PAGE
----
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Tropical Storm Edouard (2008)

Tropical Storm Edouard brought coastal and minor inland flooding to Louisiana and Texas in August 2008. The fifth tropical cyclone and fifth named storm of the hurricane season, Edouard developed from a trough in the northern Gulf of Mexico on August 3. After developing into a tropical depression, it gradually strengthened and was upgraded to Tropical Storm Edouard on August 4. However, northerly wind shear initially halted any further significant intensification and also caused the storm to struggle to maintain deep convection over the center. Edouard eventually intensified further and peaked as a strong tropical storm with winds of 65 mph (100 km/h) on August 5. Shortly thereafter, the storm made landfall near Gilchrist, Texas later that day. Edouard quickly weakened and was downgraded to tropical depression by early on August 6, six hours before degenerated into a remnant low pressure area.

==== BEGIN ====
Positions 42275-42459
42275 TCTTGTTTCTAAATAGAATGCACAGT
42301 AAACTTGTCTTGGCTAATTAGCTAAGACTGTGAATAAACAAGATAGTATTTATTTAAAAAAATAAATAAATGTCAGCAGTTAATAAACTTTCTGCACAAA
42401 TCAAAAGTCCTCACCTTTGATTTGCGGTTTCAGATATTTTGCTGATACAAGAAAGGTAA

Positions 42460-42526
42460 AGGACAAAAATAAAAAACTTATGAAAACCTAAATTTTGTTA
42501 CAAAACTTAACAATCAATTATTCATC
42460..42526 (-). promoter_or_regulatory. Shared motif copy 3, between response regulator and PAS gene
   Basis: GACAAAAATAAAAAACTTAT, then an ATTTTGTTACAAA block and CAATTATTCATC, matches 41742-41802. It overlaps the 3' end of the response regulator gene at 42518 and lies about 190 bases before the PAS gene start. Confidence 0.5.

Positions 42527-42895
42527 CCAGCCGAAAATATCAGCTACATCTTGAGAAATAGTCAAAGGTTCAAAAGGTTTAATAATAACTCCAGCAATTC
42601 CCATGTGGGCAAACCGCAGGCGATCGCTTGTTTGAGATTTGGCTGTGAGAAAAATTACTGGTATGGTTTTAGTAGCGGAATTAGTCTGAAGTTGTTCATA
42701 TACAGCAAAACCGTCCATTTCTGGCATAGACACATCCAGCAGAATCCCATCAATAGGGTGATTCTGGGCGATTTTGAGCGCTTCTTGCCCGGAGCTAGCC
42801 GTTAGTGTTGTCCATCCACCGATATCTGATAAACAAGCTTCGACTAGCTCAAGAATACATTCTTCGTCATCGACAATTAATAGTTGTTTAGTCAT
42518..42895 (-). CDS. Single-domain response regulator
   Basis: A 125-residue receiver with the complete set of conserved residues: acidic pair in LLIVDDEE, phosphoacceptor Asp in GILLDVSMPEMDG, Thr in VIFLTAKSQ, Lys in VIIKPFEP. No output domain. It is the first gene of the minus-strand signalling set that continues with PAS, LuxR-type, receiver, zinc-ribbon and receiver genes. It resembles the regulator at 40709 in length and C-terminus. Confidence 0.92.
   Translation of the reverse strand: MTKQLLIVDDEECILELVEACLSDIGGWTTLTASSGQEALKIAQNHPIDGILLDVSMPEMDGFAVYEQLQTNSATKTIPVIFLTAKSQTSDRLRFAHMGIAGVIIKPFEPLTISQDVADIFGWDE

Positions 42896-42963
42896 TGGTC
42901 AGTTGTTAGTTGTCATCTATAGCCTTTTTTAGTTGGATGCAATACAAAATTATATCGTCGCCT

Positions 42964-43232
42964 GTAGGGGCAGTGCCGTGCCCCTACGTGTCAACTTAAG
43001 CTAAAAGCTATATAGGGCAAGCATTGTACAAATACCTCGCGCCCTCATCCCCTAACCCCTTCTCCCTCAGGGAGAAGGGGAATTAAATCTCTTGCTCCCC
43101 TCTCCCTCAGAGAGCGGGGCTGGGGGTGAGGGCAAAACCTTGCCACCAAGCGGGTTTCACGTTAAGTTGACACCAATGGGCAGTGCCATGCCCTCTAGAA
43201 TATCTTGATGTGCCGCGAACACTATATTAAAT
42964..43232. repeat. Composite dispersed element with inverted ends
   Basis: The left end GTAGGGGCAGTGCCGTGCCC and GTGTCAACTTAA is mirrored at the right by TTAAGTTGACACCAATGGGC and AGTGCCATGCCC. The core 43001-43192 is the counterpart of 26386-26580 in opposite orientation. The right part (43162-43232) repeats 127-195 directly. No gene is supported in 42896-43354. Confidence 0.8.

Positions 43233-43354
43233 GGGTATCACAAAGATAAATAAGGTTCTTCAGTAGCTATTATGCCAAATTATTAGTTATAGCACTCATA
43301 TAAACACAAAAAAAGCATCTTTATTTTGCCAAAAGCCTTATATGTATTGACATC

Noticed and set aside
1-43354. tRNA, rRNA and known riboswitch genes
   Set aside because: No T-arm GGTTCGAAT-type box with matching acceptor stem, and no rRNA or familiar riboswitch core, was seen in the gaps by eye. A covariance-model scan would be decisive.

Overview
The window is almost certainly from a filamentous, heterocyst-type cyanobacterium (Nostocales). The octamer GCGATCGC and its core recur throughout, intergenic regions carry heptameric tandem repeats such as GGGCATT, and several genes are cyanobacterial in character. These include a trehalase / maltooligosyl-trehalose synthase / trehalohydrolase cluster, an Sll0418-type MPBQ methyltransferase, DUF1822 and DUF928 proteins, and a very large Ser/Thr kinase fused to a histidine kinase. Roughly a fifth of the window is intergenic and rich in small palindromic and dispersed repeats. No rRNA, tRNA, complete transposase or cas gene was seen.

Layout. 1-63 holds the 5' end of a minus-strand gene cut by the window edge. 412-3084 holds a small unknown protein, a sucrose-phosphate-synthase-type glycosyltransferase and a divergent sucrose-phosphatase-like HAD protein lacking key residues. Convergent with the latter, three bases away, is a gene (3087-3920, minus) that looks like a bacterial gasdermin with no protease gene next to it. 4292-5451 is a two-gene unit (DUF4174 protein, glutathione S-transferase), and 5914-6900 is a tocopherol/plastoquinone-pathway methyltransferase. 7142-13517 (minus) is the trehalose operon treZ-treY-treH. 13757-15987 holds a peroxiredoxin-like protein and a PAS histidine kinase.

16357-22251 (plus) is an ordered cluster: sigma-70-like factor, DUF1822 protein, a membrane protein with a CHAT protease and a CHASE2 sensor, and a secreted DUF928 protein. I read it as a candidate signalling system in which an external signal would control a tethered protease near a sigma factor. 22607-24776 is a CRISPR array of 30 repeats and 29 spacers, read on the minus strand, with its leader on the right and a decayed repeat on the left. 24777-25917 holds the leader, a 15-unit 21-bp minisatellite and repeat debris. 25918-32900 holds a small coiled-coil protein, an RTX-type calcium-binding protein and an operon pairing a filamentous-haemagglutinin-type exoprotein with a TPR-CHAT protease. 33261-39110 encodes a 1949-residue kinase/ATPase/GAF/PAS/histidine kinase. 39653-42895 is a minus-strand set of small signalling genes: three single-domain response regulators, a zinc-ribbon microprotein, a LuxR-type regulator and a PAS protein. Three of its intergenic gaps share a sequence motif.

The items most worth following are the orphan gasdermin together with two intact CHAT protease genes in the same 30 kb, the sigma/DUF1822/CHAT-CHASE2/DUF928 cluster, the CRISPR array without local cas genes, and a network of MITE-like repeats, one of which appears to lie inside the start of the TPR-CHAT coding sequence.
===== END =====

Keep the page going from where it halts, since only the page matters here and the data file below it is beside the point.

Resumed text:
Tropical Storm Edouard
Tropical storm (SSHWS/NWS)
Edouard 05 August 2008.jpg
Tropical Storm Edouard near peak intensity on August 5
FormedAugust 3, 2008
DissipatedAugust 6, 2008
Highest winds1-minute sustained: 65 mph (100 km/h)
Lowest pressure996 mbar (hPa); 29.41 inHg
Fatalities6 direct
Damage$550,000 (2008 USD)
Areas affectedFlorida, Alabama, Mississippi, Louisiana, Texas, Oklahoma
Part of the 2008 Atlantic hurricane season